With that said, it is absolutely right that the media in general, and documentary filmmaking in particular, need to be more inclusive of disabled people, especially for high-level projects. Like in every industry, the "ADA Generation" of disabled people have arrived, and are knocking at the door. What we mean by this is that there is a group of younger disabled people that have grown up with the Americans with Disabilities Act, and had opportunities for education and career advancement that previous generations struggled for.

Moreover, we have the expectation that we will get a fair shot, and see inclusion as a basic civil right and not a charity. There are disabled filmmakers out there. Examples of projects that highlight their work include Rooted in Rights, Free Our People Film Contest, and the Easterseals Disability Film Challenge, to name a few. We are here and aren’t going away.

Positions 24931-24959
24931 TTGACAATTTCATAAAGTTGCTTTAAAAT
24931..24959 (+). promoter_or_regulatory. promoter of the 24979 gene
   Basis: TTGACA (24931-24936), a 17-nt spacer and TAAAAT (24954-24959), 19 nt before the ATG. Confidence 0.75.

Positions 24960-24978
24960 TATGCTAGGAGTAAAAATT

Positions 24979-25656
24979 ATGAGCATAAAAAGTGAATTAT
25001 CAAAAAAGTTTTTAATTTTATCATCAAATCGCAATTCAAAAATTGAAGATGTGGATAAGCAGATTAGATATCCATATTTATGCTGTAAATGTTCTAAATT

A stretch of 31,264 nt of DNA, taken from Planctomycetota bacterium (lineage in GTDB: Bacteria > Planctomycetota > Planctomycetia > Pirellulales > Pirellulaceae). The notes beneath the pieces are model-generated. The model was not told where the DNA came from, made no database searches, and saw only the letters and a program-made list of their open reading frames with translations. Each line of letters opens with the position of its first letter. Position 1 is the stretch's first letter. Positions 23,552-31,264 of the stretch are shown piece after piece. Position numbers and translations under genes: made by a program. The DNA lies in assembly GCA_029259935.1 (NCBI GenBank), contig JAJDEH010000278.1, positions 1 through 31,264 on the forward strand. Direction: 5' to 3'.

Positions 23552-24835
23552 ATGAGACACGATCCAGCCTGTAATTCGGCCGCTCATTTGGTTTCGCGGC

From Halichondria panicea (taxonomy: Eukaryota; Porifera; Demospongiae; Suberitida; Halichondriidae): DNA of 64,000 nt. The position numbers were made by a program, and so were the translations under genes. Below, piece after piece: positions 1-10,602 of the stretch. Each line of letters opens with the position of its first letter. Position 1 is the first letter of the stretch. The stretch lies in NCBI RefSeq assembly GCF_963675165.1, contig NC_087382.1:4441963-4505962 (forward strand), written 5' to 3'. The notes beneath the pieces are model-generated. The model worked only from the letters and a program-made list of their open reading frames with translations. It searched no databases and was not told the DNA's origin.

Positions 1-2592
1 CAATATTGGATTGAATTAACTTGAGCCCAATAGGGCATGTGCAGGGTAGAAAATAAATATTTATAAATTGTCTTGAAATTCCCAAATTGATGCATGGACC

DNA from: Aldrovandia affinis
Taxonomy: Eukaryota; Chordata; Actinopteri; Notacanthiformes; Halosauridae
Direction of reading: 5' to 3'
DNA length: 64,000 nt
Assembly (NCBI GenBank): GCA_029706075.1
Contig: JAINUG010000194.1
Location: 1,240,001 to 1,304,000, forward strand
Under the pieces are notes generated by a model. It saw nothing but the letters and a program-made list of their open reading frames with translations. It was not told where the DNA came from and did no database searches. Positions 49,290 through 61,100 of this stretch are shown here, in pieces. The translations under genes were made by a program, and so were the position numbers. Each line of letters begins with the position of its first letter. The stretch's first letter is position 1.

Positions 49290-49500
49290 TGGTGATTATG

Oddly, as a biological female who's always identified as a gay guy—and never thought it my "duty" to cisgender society to match my outsides with my insides—I found myself identifying more strongly with Leah, with your fighting words of "I don't think I need to be fixed," than I did with the one actual queer person in the film, Andrew. Which made me wonder if the disability rights movement has aligned itself with other marginalized communities that don’t want to be "fixed." You two, for example, seem quite focused on feminist issues as well.

Certain elements of the disability movement have made an effort to be attuned to issues of intersectionality, or "diversity within diversity," as it is sometimes called. Being mindful of intersectional identity politics, at least to some degree, fosters alignment with other social justice movements. By recognizing that queer disabled people exist and experience identity-based violence, or that many people of color are also at the same time disabled, it forces the disability movement to understand public policy flaws in ways that definitely align with, say, the Pride movement or Black Lives Matter.